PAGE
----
How far would you drive to get a fresh tomato? Five minutes? Ten? Meet Ron Finley, the guy who got tired of driving 45 minutes for one — so he planted the seeds for a revolution instead.
Finley, known as the “Gangsta Gardener” to some, lives in South Central Los Angeles — “Home of the drive-thru and the drive-by,” as he once put it in his TED Talk. “Funny thing is, the drive-thrus are killing more people than the drive-bys.”
In 2008, in the middle of the recession, Finley started to reflect on two major health issues in his community — childhood obesity and diabetes. He was angry about the unhealthy food options in South Central, particularly when fresh produce was easy to access in other L.A. communities. Finley was living in what he calls “a food desert.”
“A food desert is a place that I feel is designed to have no healthy food and to keep people in very poor health. But I’m sure the USDA and the government has another definition for it. To me, it’s food apartheid. It’s food slavery — the lack of healthy choices are killing a lot of people and they don’t even realize it.”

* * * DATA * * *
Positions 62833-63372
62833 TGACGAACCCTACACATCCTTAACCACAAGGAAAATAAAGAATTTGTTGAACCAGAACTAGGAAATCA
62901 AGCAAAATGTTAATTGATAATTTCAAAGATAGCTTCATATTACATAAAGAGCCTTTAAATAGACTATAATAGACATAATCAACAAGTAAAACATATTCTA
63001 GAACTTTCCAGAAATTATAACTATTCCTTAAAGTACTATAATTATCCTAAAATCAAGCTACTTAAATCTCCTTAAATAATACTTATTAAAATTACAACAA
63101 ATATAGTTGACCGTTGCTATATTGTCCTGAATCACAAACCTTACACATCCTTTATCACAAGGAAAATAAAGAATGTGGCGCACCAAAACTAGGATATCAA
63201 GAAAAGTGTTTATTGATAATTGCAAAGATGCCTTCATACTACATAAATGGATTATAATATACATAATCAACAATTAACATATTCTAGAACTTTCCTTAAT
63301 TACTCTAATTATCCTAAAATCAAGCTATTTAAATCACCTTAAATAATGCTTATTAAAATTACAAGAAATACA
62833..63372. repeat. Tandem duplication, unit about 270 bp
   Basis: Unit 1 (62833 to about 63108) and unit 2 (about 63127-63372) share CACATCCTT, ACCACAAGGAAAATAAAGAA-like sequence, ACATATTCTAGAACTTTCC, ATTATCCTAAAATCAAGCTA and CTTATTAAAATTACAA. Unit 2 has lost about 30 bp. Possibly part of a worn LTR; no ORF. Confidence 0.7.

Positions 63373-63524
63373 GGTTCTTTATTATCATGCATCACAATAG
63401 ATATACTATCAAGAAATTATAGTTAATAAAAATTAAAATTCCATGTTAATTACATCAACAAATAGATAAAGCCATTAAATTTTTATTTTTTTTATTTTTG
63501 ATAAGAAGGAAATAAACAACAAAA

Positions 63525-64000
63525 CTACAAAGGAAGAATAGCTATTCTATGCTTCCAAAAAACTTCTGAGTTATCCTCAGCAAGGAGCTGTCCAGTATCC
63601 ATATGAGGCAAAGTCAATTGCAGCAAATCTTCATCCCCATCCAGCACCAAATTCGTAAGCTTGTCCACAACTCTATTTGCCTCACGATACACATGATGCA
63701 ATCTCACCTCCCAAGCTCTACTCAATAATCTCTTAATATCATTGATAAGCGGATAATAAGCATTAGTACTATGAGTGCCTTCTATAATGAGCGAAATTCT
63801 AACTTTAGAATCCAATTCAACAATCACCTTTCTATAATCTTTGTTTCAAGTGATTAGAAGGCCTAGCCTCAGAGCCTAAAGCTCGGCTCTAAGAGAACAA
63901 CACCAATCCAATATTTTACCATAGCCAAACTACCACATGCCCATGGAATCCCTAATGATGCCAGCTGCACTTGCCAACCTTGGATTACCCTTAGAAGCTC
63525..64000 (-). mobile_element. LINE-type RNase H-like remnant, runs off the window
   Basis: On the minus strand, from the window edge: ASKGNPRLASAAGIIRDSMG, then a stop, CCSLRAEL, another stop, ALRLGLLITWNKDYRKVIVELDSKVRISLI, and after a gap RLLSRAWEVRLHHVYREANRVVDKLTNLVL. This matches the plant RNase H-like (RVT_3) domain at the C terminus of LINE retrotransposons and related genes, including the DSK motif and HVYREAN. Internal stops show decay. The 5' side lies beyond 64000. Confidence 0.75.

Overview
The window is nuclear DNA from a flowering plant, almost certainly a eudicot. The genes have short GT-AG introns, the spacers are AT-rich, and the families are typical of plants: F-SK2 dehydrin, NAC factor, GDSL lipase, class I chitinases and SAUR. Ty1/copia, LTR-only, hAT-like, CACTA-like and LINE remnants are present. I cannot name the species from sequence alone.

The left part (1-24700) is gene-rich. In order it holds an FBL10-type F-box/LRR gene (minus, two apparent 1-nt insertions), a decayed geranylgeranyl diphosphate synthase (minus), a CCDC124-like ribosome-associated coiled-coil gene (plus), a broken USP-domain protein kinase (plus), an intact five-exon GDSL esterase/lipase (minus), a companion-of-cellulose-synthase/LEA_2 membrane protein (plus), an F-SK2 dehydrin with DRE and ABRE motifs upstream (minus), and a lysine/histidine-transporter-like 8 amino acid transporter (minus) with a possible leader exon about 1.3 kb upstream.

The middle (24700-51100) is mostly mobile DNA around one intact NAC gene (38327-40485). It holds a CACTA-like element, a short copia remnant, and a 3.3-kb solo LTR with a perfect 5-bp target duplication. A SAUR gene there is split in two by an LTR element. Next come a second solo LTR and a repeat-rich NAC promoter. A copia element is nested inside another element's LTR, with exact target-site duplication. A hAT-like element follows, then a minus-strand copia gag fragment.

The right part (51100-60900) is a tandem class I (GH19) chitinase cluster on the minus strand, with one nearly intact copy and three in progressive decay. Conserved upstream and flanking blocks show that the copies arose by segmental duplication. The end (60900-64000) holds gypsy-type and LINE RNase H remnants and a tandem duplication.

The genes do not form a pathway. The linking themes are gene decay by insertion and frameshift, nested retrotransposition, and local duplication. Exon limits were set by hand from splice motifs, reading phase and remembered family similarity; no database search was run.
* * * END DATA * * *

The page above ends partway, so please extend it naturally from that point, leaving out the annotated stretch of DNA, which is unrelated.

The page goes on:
Finley dug in – taking the initiative to plant what he calls a “food forest” on the strip of dirt along the sidewalk outside his home. This so he could eat fresh fruit and veggies when he wanted, and share them with neighbors.
For that public service, he’d naturally be commended by the city for bringing a ray of sunlight to a community fraught with economic hardship, right?
Not so much.
Finley was met by citations from the City of Los Angeles, and when he didn’t back down… a warrant for his arrest. “There’s something defiant about growing your own foods,” says Finley, who had to weigh the idea of being jailed versus the idea of doing something bold for a community and taking a stand.